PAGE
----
The court has redefined marriage, and beliefs about human sexuality are changing. America is in a time of transition. During this time, it is critical to protect the right to dissent and the civil liberties of those who speak and act in accord with what Americans had always believed about marriage—that it is the union of husband and wife. Good public policy is needed at the local, state, and federal levels to protect cherished American values. At the federal level, the First Amendment Defense Act would help achieve civil peace amid disagreement and protect pluralism and the rights of all Americans, regardless of what faith they may practice.

—Ryan T. Anderson, PhD, is William E. Simon Senior Research Fellow in American Principles and Public Policy in the Richard and Helen DeVos Center, of the Institute for Family, Community, and Opportunity, at The Heritage Foundation.

[1] See Ryan T. Anderson, Truth Overruled: The Future of Marriage and Religious Freedom (Washington, DC: Regnery Publishing, 2015).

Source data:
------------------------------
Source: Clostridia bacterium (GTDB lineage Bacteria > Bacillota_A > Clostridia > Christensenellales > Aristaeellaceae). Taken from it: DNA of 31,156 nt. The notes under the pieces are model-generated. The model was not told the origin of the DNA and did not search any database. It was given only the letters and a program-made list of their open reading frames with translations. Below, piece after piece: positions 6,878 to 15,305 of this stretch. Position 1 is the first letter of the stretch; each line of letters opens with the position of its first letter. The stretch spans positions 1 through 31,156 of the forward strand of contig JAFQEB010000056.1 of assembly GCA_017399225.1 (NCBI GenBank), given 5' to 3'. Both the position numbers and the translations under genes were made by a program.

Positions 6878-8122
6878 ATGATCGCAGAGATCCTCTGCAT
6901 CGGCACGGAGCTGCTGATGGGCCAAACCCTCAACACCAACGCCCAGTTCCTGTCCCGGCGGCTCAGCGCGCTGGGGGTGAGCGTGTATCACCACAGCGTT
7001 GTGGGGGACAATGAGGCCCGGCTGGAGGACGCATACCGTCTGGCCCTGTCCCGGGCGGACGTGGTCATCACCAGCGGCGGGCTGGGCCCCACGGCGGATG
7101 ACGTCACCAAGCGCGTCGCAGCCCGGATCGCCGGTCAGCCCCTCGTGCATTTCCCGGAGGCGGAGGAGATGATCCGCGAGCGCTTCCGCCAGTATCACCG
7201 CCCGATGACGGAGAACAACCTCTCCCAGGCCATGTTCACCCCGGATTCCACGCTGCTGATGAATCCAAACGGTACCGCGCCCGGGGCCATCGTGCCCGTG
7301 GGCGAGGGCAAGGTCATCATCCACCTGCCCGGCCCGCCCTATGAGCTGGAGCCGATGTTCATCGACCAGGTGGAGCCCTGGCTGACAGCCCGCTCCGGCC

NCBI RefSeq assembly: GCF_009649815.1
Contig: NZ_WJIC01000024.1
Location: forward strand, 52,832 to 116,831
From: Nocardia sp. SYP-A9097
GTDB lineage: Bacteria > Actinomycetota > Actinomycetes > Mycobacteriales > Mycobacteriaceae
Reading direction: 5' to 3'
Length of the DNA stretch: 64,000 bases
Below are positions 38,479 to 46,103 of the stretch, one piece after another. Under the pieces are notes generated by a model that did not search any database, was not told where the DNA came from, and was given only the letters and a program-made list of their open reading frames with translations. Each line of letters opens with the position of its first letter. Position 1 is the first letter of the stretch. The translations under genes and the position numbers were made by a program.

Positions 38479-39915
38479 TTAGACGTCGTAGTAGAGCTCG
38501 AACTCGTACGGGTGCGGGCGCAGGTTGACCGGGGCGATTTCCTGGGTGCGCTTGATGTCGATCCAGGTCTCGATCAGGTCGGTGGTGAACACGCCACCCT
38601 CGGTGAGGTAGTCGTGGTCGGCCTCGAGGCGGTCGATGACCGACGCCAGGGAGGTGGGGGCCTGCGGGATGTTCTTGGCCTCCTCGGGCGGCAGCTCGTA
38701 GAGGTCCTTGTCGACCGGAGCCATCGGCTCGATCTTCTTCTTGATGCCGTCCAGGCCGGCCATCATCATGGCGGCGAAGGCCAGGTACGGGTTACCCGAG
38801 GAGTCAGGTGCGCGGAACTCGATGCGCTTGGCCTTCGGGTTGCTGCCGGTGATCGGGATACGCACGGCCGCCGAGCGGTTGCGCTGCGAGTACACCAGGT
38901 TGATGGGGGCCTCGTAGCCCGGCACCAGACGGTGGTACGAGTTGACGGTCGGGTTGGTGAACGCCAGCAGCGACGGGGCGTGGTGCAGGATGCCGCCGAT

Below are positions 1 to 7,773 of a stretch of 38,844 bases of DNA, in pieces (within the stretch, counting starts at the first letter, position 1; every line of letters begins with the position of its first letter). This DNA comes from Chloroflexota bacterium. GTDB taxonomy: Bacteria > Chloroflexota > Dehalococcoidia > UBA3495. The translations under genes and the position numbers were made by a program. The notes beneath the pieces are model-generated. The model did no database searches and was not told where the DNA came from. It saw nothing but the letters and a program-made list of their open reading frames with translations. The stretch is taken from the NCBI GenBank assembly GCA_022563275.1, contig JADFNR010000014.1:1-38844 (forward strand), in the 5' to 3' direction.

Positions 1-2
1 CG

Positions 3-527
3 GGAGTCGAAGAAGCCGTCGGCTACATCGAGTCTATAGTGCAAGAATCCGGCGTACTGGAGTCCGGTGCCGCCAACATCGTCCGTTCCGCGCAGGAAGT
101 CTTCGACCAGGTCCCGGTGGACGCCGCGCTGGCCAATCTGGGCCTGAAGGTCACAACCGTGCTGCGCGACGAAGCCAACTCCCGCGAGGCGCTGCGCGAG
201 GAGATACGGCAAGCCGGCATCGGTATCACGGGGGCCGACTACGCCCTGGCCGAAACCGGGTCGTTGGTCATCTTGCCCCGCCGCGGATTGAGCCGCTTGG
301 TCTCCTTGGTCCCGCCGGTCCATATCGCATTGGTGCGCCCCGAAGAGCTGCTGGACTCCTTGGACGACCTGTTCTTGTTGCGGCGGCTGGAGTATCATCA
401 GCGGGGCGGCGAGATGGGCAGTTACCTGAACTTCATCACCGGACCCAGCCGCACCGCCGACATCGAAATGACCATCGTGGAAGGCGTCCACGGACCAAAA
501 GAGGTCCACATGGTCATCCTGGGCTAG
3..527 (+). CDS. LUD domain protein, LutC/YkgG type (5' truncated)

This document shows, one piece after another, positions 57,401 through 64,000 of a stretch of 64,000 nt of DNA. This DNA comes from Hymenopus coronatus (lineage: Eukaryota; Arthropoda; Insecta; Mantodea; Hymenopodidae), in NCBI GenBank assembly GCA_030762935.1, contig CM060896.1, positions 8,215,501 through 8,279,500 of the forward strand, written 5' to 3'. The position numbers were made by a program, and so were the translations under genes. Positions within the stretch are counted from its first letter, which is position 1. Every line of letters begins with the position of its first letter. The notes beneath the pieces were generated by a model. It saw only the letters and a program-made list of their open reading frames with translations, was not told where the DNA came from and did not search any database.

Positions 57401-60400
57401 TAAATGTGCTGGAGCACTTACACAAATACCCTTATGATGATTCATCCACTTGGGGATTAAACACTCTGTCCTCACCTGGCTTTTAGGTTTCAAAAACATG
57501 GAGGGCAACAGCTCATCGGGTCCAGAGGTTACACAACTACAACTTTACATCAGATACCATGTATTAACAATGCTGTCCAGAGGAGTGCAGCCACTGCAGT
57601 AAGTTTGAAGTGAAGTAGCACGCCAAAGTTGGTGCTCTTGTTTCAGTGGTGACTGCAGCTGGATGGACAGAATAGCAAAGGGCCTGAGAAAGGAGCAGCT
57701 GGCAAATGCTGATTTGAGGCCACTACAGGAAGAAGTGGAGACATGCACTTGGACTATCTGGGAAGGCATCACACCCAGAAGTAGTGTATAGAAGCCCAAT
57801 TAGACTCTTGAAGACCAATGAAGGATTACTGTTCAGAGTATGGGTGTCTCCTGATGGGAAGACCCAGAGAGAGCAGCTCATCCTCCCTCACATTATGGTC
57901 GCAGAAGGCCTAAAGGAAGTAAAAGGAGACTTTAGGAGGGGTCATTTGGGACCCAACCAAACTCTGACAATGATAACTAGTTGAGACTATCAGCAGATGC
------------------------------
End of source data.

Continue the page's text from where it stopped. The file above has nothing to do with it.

[2] Obergefell v. Hodges, 576 U.S. ___ (2015), (accessed November 24, 2015).

[3] “Transcript: Robin Roberts ABC News Interview with President Obama,” ABC News, May 9, 2012, (accessed November 24, 2015).

[4] Michelle Obama, “Remarks by the First Lady at the African Methodist Episcopal Church Conference Gaylord Opryland Resort, Nashville, Tennessee,” June 28, 2012, (accessed November 24, 2015).

[5] See Anderson, Truth Overruled, pp. 85–104, and Ryan T. Anderson and Leslie Ford, “Protecting Religious Liberty in the State Marriage Debate,” Heritage Foundation Backgrounder No. 2891,

[6] See Ryan T. Anderson, “Sexual Orientation and Gender Identity (SOGI) Laws Threaten Freedom,” Heritage Foundation Backgrounder No. 3082 (forthcoming).

[7] Transcript of oral argument, Obergefell v. Hodges (Case No. 14-556), U.S. Supreme Court, April 28, 2015, (accessed November 24, 2015).

[8] Mark Oppenheimer, “Now’s the Time to End Tax Exemptions for Religious Institutions,” Time, June 28, 2015, (accessed November 24, 2015).

[9] See Anderson, Truth Overruled: The Future of Marriage and Religious Freedom, Chapter 6.


Ryan Anderson
Ryan Anderson

Former Visiting Fellow, DeVos Center